The songlike qualities of the concerto and its inherent theatricality are apparent from the start. The first violins present the cantabile main theme of the first movement above a gently animated accompaniment. The three phrases of the expansive melody are punctuated by two fanfare-like, descending triadic motifs in the winds. With this juxtaposition of different melodic and tonal characters, Mozart lays the foundation for the subsequent development of the Allegro. At the same time, in the initial bars he already calls attention to the interaction and opposition between the various instrumental sections (here strings versus winds) typical of the concerto. What Mozart is able to achieve with this seemingly simple opening becomes apparent in the middle section of the movement – the development. In contrasting interplay and direct dialogue, the soloist and the orchestra – in constantly changing combinations – lead elements of the lyrical main theme and the descending triadic motif through various tonal and expressive regions. The bold harmonic development of this section alone is breathtaking. For example, the piano begins the development section in B minor, the key most remote from the home key of B flat major.
A particularly appealing aspect of Mozart’s late piano concertos is the fact that the soloist acts as the first among equals: he is both strategist and partner. Although the thematic material of the first movement is first presented by the orchestra, the pianist takes on this task himself as the work continues. Both the slow middle movement and the rondo finale – whose main theme Mozart also used in the song “Komm, lieber Mai” Come, dear May, which was composed at the same time – begin with the solo piano. Moreover, the role of strategist repeatedly requires the pianist to go beyond the notated score. “One look at the solo parts of Mozart’s piano concertos should be enough to show the Mozart player that his warrant leaves that of a museum curator far behind,” comments the great Mozart interpreter Alfred Brendel. “Mozart’s notation is not complete. Not only do the solo parts lack dynamic marking almost entirely, the very notes to be played – at any rate in the later works that were not made ready for the engraver – require piecing out at times.” In the case of the late B flat major Concerto, that applies particularly to the middle movement, “when relatively simple themes return several times without Mozart varying them himself”.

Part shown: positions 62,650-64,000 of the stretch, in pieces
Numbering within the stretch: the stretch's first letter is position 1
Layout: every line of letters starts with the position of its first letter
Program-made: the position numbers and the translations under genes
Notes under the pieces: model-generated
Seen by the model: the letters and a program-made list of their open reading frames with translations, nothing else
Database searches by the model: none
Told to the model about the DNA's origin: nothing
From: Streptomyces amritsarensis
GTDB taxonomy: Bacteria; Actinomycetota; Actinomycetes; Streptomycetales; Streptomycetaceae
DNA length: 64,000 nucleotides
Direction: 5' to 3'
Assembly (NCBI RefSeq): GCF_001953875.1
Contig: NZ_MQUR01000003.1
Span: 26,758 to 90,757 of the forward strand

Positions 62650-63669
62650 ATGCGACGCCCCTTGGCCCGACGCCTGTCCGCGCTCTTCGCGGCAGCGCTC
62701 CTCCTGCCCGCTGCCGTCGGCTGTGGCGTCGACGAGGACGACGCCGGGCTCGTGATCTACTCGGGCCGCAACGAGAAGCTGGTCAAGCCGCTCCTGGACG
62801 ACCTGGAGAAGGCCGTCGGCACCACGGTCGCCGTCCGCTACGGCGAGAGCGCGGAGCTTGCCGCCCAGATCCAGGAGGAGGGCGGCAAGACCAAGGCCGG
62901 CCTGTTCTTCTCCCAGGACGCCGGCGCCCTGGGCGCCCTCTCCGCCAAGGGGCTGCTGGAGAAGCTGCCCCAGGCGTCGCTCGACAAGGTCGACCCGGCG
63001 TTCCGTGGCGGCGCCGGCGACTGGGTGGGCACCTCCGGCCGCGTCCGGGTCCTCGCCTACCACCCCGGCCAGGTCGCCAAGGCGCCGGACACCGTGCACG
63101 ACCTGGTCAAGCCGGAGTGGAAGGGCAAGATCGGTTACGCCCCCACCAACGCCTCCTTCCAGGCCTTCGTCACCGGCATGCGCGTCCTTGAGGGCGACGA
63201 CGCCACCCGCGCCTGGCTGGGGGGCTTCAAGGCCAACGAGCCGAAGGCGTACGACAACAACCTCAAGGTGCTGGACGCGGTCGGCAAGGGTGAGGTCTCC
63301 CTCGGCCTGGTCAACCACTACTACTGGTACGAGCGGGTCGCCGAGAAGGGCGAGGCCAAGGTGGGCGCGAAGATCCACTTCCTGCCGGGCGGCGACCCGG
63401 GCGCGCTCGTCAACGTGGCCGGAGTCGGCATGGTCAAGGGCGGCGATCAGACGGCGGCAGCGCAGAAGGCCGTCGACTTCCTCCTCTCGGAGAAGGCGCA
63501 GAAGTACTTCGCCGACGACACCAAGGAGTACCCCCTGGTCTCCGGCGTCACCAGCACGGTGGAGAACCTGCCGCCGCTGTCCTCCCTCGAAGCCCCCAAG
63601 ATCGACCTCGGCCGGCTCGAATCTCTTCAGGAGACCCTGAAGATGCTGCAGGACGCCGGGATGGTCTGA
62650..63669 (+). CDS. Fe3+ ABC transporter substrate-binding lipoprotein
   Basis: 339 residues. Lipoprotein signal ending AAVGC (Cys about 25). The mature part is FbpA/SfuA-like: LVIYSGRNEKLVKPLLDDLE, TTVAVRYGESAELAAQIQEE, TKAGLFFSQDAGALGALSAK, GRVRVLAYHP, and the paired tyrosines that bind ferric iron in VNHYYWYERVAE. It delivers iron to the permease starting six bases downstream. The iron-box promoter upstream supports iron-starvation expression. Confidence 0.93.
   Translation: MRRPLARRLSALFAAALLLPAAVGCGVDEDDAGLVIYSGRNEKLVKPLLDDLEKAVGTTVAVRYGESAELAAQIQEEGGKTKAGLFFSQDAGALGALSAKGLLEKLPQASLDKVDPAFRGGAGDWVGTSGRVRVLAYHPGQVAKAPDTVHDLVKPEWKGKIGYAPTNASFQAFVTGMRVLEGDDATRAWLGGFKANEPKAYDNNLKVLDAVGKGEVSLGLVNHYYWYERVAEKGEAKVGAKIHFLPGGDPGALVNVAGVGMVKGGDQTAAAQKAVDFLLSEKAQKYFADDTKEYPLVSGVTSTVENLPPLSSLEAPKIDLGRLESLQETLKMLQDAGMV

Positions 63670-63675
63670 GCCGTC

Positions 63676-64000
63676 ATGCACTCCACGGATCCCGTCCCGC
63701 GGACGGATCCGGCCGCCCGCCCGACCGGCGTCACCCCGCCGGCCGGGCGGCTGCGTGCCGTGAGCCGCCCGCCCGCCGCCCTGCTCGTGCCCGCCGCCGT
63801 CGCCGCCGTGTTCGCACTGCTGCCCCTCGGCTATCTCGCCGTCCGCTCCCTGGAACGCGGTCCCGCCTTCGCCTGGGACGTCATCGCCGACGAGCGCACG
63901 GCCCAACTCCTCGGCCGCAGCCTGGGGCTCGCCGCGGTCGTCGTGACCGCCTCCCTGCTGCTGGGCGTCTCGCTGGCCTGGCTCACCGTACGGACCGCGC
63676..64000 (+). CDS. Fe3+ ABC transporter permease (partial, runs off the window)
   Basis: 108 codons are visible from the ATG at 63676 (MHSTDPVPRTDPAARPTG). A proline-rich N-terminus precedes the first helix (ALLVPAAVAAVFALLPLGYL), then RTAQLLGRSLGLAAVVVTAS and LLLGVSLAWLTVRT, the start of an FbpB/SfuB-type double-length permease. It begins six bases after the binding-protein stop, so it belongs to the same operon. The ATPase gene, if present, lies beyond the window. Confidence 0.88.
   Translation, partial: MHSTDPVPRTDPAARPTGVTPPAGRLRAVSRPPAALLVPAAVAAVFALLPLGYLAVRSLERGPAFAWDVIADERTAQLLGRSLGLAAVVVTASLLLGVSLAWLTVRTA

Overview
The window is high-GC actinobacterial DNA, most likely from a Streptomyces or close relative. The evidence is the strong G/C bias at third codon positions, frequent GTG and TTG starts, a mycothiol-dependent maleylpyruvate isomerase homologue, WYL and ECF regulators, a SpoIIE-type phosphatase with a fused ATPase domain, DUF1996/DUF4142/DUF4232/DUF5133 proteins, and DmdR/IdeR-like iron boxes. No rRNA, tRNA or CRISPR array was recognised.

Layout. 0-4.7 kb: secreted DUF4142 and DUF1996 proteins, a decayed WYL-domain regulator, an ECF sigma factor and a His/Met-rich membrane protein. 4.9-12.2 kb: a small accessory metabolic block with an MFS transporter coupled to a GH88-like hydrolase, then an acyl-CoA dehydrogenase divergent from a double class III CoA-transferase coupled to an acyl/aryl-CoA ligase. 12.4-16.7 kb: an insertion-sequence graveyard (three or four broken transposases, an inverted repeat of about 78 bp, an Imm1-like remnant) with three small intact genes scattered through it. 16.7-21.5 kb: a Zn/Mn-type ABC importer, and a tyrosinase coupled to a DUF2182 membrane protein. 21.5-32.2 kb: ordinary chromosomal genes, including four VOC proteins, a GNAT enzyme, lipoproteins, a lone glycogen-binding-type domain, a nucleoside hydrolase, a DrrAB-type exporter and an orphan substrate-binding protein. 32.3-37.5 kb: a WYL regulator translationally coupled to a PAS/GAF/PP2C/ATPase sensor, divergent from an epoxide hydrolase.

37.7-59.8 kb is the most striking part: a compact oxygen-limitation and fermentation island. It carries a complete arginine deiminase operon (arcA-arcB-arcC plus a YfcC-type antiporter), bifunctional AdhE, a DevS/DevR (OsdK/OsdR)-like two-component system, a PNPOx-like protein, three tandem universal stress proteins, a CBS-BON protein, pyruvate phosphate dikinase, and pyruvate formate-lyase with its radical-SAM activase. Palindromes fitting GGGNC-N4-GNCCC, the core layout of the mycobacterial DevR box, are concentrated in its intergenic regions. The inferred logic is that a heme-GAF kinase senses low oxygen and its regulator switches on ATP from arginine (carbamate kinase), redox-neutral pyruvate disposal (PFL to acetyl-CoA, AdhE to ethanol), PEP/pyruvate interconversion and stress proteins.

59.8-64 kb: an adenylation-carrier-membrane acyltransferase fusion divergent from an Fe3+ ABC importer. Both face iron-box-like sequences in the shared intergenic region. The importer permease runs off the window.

Conceived in terms of the sound – Bruckner’s Seventh Symphony
“Even Bruckner was not spared the age-old, bitter experience that the prophet counts for nothing in his own country,” the young Hugo Wolf observed in spring of 1886. “Struggling in vain for decades against the ignorance and maliciousness of the critics, rejected by concert institutions, plagued by envy and malevolence, he was an old man when fortune smiled on him and the ungrateful world placed a laurel wreath on his head.” In fact, a larger musical public did not become aware of the oeuvre of the late-blooming composer until the last decade of his life – Bruckner did not make music his full-time occupation until the age of 31 and completed his First Symphony when he was over 40. When the professor of harmony and counterpoint at the Vienna Conservatory celebrated his 60th birthday in September 1884, only one of his monumental orchestral works had been published – the Third Symphony, dedicated to Richard Wagner. And Bruckner no longer had any illusions about the receptiveness of the Viennese public or the favour of the critics by then. His first six symphonies had for the most part met with incomprehension, derision and harsh rejection, if they had been premiered in their entirety at all by then.
Despite these countless failures, it can be assumed that Bruckner looked ahead with a certain amount of optimism at the beginning of his seventh decade. A letter from the 28-year-old Arthur Nikisch had already reached him from Leipzig in spring of 1884. After the future chief conductor of the Berliner Philharmoniker had played through Bruckner’s Symphony No. 7 in E major – which was composed between September 1881 and September 1883 – with Josef Schalk at the piano, he wrote: “I am extremely delighted and thrilled ... and from now on consider it a point of honour for me to spread your works.” Bruckner travelled to Leipzig before the end of the year, full of expectation. There he attended the successful premiere of the Seventh Symphony by the Gewandhaus Orchestra under Nikisch on 30 December. In March of 1885 he spent the “happiest week” of his life in Munich, as he recounted in a letter. In the stronghold of Wagnerism, the renowned Wagner conductor and director of the Munich Court Orchestra, Hermann Levi, helped Bruckner finally achieve his breakthrough with a “superb and exemplary” performance of the work.